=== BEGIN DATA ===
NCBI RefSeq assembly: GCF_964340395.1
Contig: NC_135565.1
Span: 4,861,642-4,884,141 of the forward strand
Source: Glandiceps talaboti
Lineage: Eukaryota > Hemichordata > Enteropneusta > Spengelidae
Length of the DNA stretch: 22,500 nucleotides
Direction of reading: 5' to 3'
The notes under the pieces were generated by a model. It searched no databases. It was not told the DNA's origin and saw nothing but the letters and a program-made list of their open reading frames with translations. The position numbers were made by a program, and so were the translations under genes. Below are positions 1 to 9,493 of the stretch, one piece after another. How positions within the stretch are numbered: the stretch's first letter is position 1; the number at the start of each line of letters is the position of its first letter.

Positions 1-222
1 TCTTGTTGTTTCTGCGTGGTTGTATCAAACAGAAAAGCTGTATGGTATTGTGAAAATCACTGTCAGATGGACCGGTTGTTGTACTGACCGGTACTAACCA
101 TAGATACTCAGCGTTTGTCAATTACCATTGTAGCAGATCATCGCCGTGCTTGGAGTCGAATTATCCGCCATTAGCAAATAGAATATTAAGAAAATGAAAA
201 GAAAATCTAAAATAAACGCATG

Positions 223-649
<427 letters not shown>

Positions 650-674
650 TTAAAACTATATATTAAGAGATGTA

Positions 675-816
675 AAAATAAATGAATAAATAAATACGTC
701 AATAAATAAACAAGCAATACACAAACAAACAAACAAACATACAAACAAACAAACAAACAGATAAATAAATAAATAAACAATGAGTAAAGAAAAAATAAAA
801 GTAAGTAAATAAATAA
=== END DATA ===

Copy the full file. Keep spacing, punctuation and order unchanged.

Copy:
NCBI RefSeq assembly: GCF_964340395.1
Contig: NC_135565.1
Span: 4,861,642-4,884,141 of the forward strand
Source: Glandiceps talaboti
Lineage: Eukaryota > Hemichordata > Enteropneusta > Spengelidae
Length of the DNA stretch: 22,500 nucleotides
Direction of reading: 5' to 3'
The notes under the pieces were generated by a model. It searched no databases. It was not told the DNA's origin and saw nothing but the letters and a program-made list of their open reading frames with translations. The position numbers were made by a program, and so were the translations under genes. Below are positions 1 to 9,493 of the stretch, one piece after another. How positions within the stretch are numbered: the stretch's first letter is position 1; the number at the start of each line of letters is the position of its first letter.

Positions 1-222
1 TCTTGTTGTTTCTGCGTGGTTGTATCAAACAGAAAAGCTGTATGGTATTGTGAAAATCACTGTCAGATGGACCGGTTGTTGTACTGACCGGTACTAACCA
101 TAGATACTCAGCGTTTGTCAATTACCATTGTAGCAGATCATCGCCGTGCTTGGAGTCGAATTATCCGCCATTAGCAAATAGAATATTAAGAAAATGAAAA
201 GAAAATCTAAAATAAACGCATG

Positions 223-649
<427 letters not shown>

Positions 650-674
650 TTAAAACTATATATTAAGAGATGTA

Positions 675-816
675 AAAATAAATGAATAAATAAATACGTC
701 AATAAATAAACAAGCAATACACAAACAAACAAACAAACATACAAACAAACAAACAAACAGATAAATAAATAAATAAACAATGAGTAAAGAAAAAATAAAA
801 GTAAGTAAATAAATAA